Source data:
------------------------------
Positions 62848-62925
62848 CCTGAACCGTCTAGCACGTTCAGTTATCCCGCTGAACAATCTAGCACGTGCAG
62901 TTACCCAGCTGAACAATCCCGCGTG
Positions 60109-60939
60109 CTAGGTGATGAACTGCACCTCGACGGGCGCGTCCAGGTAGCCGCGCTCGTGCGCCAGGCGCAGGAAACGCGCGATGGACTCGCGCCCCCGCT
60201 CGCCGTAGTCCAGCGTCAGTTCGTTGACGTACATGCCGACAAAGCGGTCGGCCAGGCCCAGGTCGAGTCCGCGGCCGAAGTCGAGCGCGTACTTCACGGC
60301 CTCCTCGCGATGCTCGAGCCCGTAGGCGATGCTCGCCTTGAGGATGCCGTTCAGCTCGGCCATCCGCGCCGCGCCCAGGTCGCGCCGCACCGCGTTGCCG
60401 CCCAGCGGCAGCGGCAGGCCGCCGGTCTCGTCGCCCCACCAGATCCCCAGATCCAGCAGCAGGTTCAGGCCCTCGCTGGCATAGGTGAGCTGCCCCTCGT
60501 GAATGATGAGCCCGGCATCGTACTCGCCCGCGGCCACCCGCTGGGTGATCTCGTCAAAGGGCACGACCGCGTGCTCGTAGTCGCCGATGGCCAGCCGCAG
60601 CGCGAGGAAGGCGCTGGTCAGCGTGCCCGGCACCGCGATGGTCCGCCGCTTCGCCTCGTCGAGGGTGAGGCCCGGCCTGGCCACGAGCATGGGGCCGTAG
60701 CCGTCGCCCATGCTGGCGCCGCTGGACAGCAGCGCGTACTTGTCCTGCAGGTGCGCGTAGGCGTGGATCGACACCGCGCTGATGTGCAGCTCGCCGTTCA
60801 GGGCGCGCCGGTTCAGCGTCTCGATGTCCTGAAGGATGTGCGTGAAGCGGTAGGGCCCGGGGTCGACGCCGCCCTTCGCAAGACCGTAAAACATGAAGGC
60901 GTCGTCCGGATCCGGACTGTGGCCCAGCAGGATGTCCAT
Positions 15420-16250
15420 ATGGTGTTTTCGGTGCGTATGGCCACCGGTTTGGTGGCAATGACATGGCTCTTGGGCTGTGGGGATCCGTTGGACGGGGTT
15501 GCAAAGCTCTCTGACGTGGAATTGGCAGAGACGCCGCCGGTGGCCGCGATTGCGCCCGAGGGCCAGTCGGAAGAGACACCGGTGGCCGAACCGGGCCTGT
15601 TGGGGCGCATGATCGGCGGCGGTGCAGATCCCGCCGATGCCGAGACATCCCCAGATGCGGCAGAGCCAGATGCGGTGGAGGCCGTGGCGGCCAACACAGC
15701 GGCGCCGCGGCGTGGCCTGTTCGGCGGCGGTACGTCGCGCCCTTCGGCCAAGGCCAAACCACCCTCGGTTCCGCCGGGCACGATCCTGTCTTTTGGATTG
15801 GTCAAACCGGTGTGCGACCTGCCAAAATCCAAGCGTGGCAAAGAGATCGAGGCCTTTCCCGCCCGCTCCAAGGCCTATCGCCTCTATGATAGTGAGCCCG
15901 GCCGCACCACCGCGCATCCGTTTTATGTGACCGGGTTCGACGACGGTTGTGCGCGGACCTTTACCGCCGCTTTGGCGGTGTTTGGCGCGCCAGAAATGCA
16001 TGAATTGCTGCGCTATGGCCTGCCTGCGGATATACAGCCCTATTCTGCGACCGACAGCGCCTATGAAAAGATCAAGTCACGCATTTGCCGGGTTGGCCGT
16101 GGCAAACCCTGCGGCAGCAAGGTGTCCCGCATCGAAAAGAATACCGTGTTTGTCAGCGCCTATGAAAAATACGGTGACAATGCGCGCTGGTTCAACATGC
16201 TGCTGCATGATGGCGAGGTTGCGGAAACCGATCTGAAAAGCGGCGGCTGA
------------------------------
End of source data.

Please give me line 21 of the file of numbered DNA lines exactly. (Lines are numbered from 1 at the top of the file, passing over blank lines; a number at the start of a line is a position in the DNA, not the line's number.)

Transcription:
16001 TGAATTGCTGCGCTATGGCCTGCCTGCGGATATACAGCCCTATTCTGCGACCGACAGCGCCTATGAAAAGATCAAGTCACGCATTTGCCGGGTTGGCCGT